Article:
When a person is declared incapacitated, that decision has huge consequences for their future life. The person loses the freedom to make decisions for himself, at the very least in relation to the areas that the incapacity affects. Others will decide for that person. Depending on the nature and extent of the incapacity, he or she might be told where to live, what medical treatment to have, what contracts they may enter, whether she can give away her property or leave it to others in her will, whether he or she can have sex or marry, even whether they can open a bank account.

This is really about human rights like the right to autonomy, the right to self-determination, and the right to dignity. By simply labelling somebody as ‘mentally ill’ or ‘intellectually disabled’ and thereafter ignoring their wishes, we are stripping that person of even the most basic human rights.


Assessing Capacity

A well-known test for assessing the capacity of a person is known as the Re C Test after a famous English judgment of the same name. This test comprises three questions:

Is the patient able to comprehend and retain the necessary information?

In other words, did the mental illness complained of prevent the patient from storing information in order to mull over that information before making a decision. Certain mental illnesses, like Alzheimer’s disease, attack the memory directly, and the nature of the disease and its direct impact on the memory need to be carefully considered.


Is the patient able to believe the information given to him or her?

If the patient cannot take the health professional seriously, or if they think that the health professional is part of a greater conspiracy against them, then clearly the patient will not believe the information being given by that health professional. So, the fact that a person is diagnosed as a paranoid schizophrenic is clearly important when considering this second requirement. Again, the prudent health professional will not merely rely on the diagnosis, but will rather question the patient on why the medical advice is being refused. If the patient replies that the doctor is ‘one of them’ or words to that effect, the health professional has grounds to believe that the patient fails on this second leg of the capacity test.


Is the patient able to consider and weigh the information, including balancing the risks against the advantages and needs, and finally arrive at a decision?

The final test involves an assessment of the patient’s cognitive abilities to understand and assess the medical advice, including both ‘pros and cons’, and thereafter make a considered decision. In other words, the ‘brain power’ and relative intelligence of the patient will need to be assessed in relation to the nature and complexity of the medical advice presented. So a person with an intellectual disability might succeed on the first two legs of the test, but not be able to assess or analyse the information sufficiently to make an informed decision, and so could fail on the last leg.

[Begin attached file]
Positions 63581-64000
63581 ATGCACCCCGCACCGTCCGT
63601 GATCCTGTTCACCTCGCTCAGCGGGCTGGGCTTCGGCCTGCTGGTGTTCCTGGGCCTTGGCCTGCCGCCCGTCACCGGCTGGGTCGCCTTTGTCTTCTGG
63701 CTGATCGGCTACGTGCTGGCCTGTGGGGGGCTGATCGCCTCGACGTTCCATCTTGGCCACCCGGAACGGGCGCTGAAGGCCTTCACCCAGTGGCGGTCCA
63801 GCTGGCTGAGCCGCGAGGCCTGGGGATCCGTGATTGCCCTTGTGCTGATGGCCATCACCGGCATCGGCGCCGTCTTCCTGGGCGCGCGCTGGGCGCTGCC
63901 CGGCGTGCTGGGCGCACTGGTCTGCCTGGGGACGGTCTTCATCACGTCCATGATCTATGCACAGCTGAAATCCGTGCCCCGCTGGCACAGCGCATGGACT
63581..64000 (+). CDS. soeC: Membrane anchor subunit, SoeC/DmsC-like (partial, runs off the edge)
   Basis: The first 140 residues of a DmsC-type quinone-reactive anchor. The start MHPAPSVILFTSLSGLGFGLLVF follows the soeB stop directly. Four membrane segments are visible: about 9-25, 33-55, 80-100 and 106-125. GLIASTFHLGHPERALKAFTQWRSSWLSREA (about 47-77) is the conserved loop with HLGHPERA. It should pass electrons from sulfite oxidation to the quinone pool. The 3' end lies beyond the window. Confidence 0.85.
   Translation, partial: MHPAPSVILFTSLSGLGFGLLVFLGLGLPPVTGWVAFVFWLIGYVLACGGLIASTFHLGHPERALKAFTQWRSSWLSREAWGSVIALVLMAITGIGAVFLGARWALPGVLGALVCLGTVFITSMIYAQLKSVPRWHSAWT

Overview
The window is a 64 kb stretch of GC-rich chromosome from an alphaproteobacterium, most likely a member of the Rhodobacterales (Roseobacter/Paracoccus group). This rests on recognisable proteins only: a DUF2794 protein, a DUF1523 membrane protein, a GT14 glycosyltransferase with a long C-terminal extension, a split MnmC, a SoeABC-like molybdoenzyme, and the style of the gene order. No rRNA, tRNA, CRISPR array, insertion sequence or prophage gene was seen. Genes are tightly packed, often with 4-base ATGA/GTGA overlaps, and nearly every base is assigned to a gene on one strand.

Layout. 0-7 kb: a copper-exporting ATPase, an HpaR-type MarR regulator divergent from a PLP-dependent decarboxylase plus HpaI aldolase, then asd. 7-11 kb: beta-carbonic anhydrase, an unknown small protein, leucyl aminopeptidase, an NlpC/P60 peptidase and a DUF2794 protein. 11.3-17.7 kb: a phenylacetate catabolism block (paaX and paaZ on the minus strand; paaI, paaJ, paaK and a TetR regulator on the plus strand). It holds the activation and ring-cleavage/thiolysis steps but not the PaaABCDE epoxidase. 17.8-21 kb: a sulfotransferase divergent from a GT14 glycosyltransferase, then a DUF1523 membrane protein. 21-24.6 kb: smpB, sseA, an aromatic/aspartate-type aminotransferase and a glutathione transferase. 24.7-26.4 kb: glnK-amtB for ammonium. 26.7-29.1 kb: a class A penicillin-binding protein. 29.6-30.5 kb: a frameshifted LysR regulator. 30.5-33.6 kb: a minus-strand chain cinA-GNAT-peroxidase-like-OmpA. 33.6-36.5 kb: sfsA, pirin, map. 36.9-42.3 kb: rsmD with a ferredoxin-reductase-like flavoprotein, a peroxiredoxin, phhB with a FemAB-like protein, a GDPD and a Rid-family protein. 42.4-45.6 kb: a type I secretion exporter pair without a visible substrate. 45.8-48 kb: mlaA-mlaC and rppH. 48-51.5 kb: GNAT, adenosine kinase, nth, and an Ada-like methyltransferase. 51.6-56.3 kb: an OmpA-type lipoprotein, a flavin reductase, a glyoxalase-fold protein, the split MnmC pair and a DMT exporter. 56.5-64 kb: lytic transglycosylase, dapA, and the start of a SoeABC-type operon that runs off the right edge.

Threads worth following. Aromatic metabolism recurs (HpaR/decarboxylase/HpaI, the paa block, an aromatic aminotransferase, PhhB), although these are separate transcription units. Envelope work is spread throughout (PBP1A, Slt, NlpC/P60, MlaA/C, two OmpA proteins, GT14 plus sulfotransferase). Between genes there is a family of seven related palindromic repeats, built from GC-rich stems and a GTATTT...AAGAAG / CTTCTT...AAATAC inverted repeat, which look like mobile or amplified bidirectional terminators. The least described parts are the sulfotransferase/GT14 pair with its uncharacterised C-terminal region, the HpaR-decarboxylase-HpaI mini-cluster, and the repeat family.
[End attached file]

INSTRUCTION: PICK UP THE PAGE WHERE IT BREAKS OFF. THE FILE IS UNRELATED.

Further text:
Although this test talks of a patient and the case itself dealt with the refusal of medical treatment, it has become a test of universal application in any situation where a care professional requires consent from a service user. To touch somebody without their consent is an assault. However, that service user can only consent or refuse to be touched if they have the capacity to do so. Hence the need for a practical and understandable test for assessing capacity “on the spot”.

Many argue that the Re C test is limited by the second question which was based on the facts of the case – the patient was paranoid. This limitation has been recognised by the Assisted Decision-Making (Capacity) Act 2015. In Section 2, the Act says that a person lacks the capacity to make a decision if they are unable:

  • To understand the information relevant to the decision
  • To retain that information long enough to make a voluntary choice
  • To use or weigh that information as part of the process of making the decision, or
  • To communicate their decision.


This amends the traditional Re C test by dropping the second question (does the person believe you?) and adds another requirement: can the person communicate their decision?  The word communicate must be given a wide meaning, and clearly is not limited to speech, writing or sign language, but could include electronic and other means of communication.


The International Disability Alliance (IDA) has challenged the functional test for legal capacity on the basis that its application constitutes discrimination in exercising the right to legal capacity on an equal basis with others. Instead, the IDA argues that disability should be recognized as “functional diversity” and that in the exercise of legal capacity the focus must be on providing supports and accommodations. The Alliance argues that the right to make decisions according to one’s “will and preferences” can never be restricted on the basis of functional diversity or disability. In other words, instead of focusing on whether somebody has capacity or not, we should be looking at ways to assist people so that everybody can make their own decisions. This is in line with the social model of disability discussed in the previous blog. This theme will be further explored in a future blog when we discuss the abovementioned 2015 Act.


Categories Mental Health Law